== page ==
The way it used to be

Over-idealizing the past definitely guarantees you a berth on what my witty brother-in-law calls the “bullet train to Geezerville.” Still, there’s no denying the natural human tendency for nostalgia, which, since it’s pretty selective, is always fun, especially at Christmas. The Hallmark Channel, as we all know, makes a mint on it.

Except for the reliable constants of church, tree, cards, and presents, the middle-of-the-middle class Christmases of my childhood were dramatically different from anything that kids today experience. All trees were real. Nattily dressed shoppers crammed the stores, which were open two nights a week. The big treat was a night-time trip to town to visit Santa and see the animated department store windows—different every year, and always enchanting. Mail arrived twice a day, and there were so many cards that we lined the entire bannister with them, straight up to the second floor. Kids asked Santa for one special gift, just like Ralphie. While the stockings may have been stuffed with candy or tiny books or trinkets, and other family members may have provided more useful but modest gifts, that one present from Santa was what most children were thrilled and grateful to find under the tree. Christmas carols* and the secular holidays songs were on all of the radio stations, almost all of the time.

But above all,  in our big, noisy Italian-American family, Christmas was about being together. The celebration started with Midnight Mass, and, once Christmas dinner was over, the week between Christmas and New Year’s Day was spent visiting. We’d crowd around the table on one night at our house, on others at the homes of aunts, uncles, and cousins, where we were amply supplied with whatever leftovers were on hand and tray after tray of cookies. The grown-ups had a beer or two, or coffee and anisette, while we kids played with each other’s toys. We laughed and sang, disagreements were friendly and without repercussion, and no one felt left out. That’s one of our Christmas get-togethers in the photo above, at our house. That’s my mother, in the center, with the dark dress and pearls, and my father, on the right, in front of the china cabinet.

Our once-huge extended family has dwindled, and family members, with a few exceptions, aren’t close. Over the years, as children left the steel mill behind and began to make their way in the world, they lost interest in family celebrations, even disdaining them as quaint and unsophisticiated. The Christmas I knew as a child became little more than a hazy, idealized memory.  Still, I am so glad to have it.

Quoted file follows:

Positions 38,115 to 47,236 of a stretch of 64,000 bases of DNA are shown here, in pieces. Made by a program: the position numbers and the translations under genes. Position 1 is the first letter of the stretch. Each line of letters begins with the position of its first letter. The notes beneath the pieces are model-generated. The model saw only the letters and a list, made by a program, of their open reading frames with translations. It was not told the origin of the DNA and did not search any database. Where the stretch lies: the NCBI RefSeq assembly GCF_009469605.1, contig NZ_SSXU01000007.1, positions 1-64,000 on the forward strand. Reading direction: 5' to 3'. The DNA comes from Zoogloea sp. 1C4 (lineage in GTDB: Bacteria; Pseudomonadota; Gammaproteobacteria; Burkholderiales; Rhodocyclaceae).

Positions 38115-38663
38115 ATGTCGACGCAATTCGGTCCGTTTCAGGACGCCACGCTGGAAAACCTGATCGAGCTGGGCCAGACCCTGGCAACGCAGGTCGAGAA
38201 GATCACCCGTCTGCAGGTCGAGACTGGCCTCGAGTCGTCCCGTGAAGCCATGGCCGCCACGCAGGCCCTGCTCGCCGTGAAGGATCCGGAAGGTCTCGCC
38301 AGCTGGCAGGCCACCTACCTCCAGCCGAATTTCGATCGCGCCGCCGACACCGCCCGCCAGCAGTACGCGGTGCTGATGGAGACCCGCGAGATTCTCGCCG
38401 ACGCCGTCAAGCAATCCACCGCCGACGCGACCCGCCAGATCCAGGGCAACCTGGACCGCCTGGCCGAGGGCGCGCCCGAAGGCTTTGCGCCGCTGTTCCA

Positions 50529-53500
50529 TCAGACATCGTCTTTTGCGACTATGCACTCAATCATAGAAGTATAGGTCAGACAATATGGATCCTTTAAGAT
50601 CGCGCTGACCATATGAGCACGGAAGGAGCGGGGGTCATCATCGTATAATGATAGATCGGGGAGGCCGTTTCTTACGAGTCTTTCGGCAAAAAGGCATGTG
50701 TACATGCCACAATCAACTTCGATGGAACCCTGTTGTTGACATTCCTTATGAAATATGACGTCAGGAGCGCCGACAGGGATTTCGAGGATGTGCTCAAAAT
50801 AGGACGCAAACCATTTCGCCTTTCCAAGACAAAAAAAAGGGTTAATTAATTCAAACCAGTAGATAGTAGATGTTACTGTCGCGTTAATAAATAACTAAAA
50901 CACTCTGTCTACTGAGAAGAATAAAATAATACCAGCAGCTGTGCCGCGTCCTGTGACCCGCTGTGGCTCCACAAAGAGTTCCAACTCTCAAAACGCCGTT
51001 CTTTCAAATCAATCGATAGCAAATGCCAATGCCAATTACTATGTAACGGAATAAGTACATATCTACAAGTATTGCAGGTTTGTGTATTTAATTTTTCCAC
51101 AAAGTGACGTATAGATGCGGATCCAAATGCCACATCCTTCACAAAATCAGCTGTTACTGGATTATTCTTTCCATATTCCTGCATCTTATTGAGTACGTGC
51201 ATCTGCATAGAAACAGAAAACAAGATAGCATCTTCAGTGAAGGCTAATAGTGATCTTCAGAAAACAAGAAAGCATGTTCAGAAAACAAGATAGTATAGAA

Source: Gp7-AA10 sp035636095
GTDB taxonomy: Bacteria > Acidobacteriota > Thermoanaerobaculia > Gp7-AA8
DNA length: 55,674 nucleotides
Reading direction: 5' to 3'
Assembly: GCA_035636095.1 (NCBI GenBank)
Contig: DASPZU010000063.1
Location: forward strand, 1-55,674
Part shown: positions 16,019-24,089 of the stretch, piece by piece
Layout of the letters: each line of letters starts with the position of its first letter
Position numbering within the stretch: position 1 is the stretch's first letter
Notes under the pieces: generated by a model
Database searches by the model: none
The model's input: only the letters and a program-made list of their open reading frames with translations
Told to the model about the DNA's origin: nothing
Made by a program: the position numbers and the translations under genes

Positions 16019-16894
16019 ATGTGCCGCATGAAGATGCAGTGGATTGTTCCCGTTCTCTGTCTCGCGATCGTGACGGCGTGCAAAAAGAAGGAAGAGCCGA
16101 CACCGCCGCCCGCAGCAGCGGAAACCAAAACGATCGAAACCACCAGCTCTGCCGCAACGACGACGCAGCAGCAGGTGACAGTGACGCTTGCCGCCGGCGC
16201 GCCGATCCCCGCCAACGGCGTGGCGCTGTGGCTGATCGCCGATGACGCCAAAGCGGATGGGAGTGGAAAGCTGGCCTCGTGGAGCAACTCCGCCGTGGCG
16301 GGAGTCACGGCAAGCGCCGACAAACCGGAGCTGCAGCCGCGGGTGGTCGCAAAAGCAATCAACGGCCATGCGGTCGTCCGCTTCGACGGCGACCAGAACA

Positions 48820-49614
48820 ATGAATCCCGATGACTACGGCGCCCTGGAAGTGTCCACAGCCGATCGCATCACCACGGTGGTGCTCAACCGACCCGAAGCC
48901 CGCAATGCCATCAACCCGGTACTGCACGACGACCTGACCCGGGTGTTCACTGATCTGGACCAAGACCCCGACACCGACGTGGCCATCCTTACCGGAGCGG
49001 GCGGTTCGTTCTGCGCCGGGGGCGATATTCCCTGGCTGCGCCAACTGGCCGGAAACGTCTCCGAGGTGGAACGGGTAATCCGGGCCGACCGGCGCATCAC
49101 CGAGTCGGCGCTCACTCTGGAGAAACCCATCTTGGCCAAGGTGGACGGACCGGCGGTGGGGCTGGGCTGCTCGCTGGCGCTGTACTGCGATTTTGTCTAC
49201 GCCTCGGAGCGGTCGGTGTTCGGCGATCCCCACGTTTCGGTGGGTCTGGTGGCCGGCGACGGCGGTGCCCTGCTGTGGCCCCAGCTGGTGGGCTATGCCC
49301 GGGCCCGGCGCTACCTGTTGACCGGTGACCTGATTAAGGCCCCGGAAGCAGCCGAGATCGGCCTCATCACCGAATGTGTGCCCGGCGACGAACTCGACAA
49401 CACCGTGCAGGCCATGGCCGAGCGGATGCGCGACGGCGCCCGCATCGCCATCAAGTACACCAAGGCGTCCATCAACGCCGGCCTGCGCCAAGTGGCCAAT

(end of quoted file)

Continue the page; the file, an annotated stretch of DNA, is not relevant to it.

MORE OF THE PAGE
I confess to a trace of envy when I hear of a family large enough, energetic enough, and committed enough, to celebrate in the noisy, crowded, overstuffed old-fashioned way. My own family, whom I love dearly and appreciate every single minute of every single day, is small; our Christmases are quiet but precious nonetheless.

Whatever you make of Christmas, may your day be filled with joy and gratitude for the blessings around your table, and may you have good health and prosperity in the year to come!

*Hear this, Hallmark Channel, although you know I love you, please stop the dancing to “Silent Night.” It just isn’t done.



9 thoughts on “The way it used to be

  1. Joy

    Your family was my family….and sadly, no more. So many aunts and uncles! the memories are wonderful. My boys have good stories..the family was still big enough and together…my grandkids, I’m not sure. We’re working on it.

    Liked by 1 person

  2. Mary Hart

    Angela – this entry reminds me of Christamases at my Nana’s with my aunts and uncles (12 of them) and cousins(only 5) plus recent or not so recent Irish immigrants. I loved helping my Nana with the food and could never wait for desert – always plum pudding and mince pie both accompanied by hard sauce. Although I don’t do either from scratch these days ( i had my mother’s double boiler from 1933 and its handle broke off a few years ago) as I no longer have the type of double boiler necessary for the plum pudding, but we do have mince pie and hard sauce. Not so long ago our Christmases were full of kids – and boyfriends as the girls got older and subsequent spouses, and then grandkids. Talk about loud and raucous – and of course there were mountains of cookies and craft project littering every corner of the house. Now, in our dotage and living in a small bungalow, we can’t fit the 45 members of our family in for much of anything – unless it’s summer and we can use our porch and Katie’s ( next door – in the house where she grew up) porch. But many kids, grandkids, and greats will be visiting in the next week or so and that’s just great. There always plenty of food – cookies take the lead, but left overs from our Christmas meal ( this year, thanks to our son in law, it’s duck!) and “picking” is our way of life ( I ‘ve been told, it’s grazing these days, but ” picking” is fine with me!) But no matter how we celebrate it, it’s always a celebration of Christ’s birth and the joy that event brings to our days. Merry Christmas to you and your family and may 2018 be a year full of happiness and good health!

    Liked by 1 person

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